Kate’s Law

Trump during his campaign promised to ask Congress to pass Kate’s Law to ensure that criminal aliens convicted of illegal reentry receive strong, mandatory minimum sentences. The law is named after Kate Steinle who was allegedly shot and killed in July 2015 by Juan Francisco Lopez-Sanchez, who was deported by from the US a total of five times.[11]

A law authored in the House was referred to the Subcommittee on Immigration and Border Security on July 29, 2015.[12] The Senate version of the bill was filibustered by the senate in July 2016.[13][14]

Border security

Trump has emphasized U.S. border security and illegal immigration to the United States as a campaign issue.[15][16] During his announcement speech he stated in part, “When Mexico sends its people, they’re not sending their best. They’re not sending you. They’re sending people that have lots of problems, and they’re bringing those problems…. They’re bringing drugs. They’re bringing crime. They’re rapists. And some, I assume, are good people.”[17] On July 6, 2015, Trump issued a written statement[18] to clarify his position on illegal immigration, which drew a reaction from critics. It read in part:

The Mexican Government is forcing their most unwanted people into the United States. They are, in many cases, criminals, drug dealers, rapists, etc. This was evident just this week when, as an example, a young woman in San Francisco was viciously killed by a 5-time deported Mexican with a long criminal record, who was forced back into the United States because they didn’t want him in Mexico. This is merely one of thousands of similar incidents throughout the United States. In other words, the worst elements in Mexico are being pushed into the United States by the Mexican government. The largest suppliers of heroin, cocaine and other illicit drugs are Mexican cartels that arrange to have Mexican immigrants trying to cross the borders and smuggle in the drugs. The Border Patrol knows this. Likewise, tremendous infectious disease is pouring across the border. The United States has become a dumping ground for Mexico and, in fact, for many other parts of the world. On the other hand, many fabulous people come in from Mexico and our country is better for it. But these people are here legally, and are severely hurt by those coming in illegally. I am proud to say that I know many hard working Mexicans—many of them are working for and with me … and, just like our country, my organization is better for it.”[19]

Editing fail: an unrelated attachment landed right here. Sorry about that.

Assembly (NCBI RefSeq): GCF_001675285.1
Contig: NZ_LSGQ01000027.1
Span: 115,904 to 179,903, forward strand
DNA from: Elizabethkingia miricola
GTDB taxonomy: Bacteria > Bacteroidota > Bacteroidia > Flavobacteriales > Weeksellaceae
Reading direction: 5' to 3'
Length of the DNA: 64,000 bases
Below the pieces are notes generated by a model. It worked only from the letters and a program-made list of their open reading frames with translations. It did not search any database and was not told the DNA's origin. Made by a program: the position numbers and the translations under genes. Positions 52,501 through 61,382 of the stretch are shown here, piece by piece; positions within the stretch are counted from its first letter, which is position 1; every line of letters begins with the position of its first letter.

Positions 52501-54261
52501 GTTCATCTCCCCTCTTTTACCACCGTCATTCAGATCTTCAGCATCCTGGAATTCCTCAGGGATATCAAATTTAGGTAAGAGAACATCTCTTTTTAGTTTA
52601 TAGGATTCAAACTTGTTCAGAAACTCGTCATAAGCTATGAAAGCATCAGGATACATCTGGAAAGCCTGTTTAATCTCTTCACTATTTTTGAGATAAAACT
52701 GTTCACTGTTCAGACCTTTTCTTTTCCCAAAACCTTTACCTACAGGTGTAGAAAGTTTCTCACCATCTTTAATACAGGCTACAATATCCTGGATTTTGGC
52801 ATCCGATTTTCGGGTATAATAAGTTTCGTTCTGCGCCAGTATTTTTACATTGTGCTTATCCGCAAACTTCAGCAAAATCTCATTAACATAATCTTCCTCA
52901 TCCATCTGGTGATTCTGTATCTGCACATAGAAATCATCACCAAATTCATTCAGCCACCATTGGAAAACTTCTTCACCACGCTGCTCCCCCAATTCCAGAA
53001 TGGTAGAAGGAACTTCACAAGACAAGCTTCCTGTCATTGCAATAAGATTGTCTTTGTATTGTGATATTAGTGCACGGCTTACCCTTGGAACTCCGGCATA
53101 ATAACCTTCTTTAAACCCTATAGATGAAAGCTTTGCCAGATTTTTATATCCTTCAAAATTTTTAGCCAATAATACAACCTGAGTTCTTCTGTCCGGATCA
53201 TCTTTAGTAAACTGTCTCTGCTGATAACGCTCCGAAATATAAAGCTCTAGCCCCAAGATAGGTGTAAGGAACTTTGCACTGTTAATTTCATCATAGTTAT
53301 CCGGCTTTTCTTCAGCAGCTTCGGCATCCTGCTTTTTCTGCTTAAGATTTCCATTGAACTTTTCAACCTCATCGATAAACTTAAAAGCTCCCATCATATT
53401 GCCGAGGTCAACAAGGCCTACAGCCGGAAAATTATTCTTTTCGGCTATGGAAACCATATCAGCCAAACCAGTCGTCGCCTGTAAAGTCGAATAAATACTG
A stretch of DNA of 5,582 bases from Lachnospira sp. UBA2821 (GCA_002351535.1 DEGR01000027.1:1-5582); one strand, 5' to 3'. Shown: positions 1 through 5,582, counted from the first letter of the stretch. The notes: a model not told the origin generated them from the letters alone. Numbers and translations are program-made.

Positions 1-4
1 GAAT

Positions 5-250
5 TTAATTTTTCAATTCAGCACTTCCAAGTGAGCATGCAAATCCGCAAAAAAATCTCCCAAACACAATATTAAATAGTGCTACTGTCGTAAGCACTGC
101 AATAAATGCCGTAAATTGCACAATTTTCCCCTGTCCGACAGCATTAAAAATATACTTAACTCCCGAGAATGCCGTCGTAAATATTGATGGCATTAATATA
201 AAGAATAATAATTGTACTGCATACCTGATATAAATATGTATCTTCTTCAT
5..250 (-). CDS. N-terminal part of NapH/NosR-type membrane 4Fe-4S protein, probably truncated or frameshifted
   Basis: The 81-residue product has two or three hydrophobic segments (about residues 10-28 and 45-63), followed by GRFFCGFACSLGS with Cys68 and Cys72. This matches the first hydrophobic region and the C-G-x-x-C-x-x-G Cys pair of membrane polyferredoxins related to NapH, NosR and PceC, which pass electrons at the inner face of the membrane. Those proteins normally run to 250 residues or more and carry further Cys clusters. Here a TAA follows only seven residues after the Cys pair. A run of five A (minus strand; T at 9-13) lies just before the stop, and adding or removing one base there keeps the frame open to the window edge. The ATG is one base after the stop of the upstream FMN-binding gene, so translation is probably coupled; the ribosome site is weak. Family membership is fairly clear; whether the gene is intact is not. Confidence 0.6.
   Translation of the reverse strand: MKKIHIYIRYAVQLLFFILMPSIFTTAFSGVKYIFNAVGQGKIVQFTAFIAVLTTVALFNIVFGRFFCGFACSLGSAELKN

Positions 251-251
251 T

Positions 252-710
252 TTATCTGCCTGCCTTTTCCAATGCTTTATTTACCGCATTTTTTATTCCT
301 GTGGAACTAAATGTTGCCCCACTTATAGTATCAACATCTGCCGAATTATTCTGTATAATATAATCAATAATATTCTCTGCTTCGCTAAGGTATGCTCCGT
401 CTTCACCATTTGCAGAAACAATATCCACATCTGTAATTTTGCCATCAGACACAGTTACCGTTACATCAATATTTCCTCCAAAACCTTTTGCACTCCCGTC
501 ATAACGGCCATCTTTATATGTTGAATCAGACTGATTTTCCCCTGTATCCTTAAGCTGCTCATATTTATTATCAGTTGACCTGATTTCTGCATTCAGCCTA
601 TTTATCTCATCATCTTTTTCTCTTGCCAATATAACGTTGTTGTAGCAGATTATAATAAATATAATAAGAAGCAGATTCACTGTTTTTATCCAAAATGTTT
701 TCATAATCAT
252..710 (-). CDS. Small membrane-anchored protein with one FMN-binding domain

A study published in Social Science Quarterly in May 2016 tested Trump’s claim that immigrants are responsible for higher levels of violent and drug-related crime in the United States.[20] It found no evidence that links Mexican or illegal Mexican immigrants specifically to violent or drug-related crime.[20] It did however find a small but significant association between illegal immigrant populations (including non-Mexican illegal immigrants) and drug-related arrests.[20]

In addition to his proposals to construct a border wall (see below), Trump has called for tripling the number of Border Patrol agents.[21]

U.S.–Mexico border wall proposal

Main article: Executive Order 13767
Further information: Mexico–United States barrier

Trump speaking about his immigration policy in Phoenix, Arizona, August 31, 2016.

Trump has repeatedly pledged to build a wall along the U.S.’s southern border, and has said that Mexico would pay for its construction through increased border-crossing fees and NAFTA tariffs.[22] In his speech announcing his candidacy, Trump pledged to “build a great, great wall on our southern border. And I will have Mexico pay for that wall. Mark my words.”[23][24] Trump also said “nobody builds walls better than me, believe me, and I’ll build them very inexpensively.”[24] The concept for building a barrier to keep illegal immigrants out of the U.S. is not new; 670 miles of fencing (about one-third of the border) was erected under the Secure Fence Act of 2006, at a cost of $2.4 billion.[24] Trump said later that his proposed wall would be “a real wall. Not a toy wall like we have now.”[25] In his 2015 book, Trump cites the Israeli West Bank barrier as a successful example of a border wall.[26] “Trump has at times suggested building a wall across the nearly 2,000-mile border and at other times indicated more selective placement.”[27] After a meeting with Mexican President Enrique Peña Nieto on August 31, 2016, Trump said that they “didn’t discuss” who would pay for the border wall that Trump has made a centerpiece of his presidential campaign.[28] Nieto contradicted that later that day, saying that he at the start of the meeting “made it clear that Mexico will not pay for the wall”.[29] Later that day, Trump reiterated his position that Mexico will pay to build an “impenetrable” wall on the Southern border.[30]

John Cassidy of The New Yorker wrote that Trump is “the latest representative of an anti-immigrant, nativist American tradition that dates back at least to the Know-Nothings” of the 1840s and 1850s.[31] Trump says “it was legal immigrants who made America great,”[32] that the Latinos who have worked for him have been “unbelievable people”, and that he wants a wall between the U.S. and Mexico to have a “big, beautiful door” for people to come legally and feel welcomed in the United States.[33]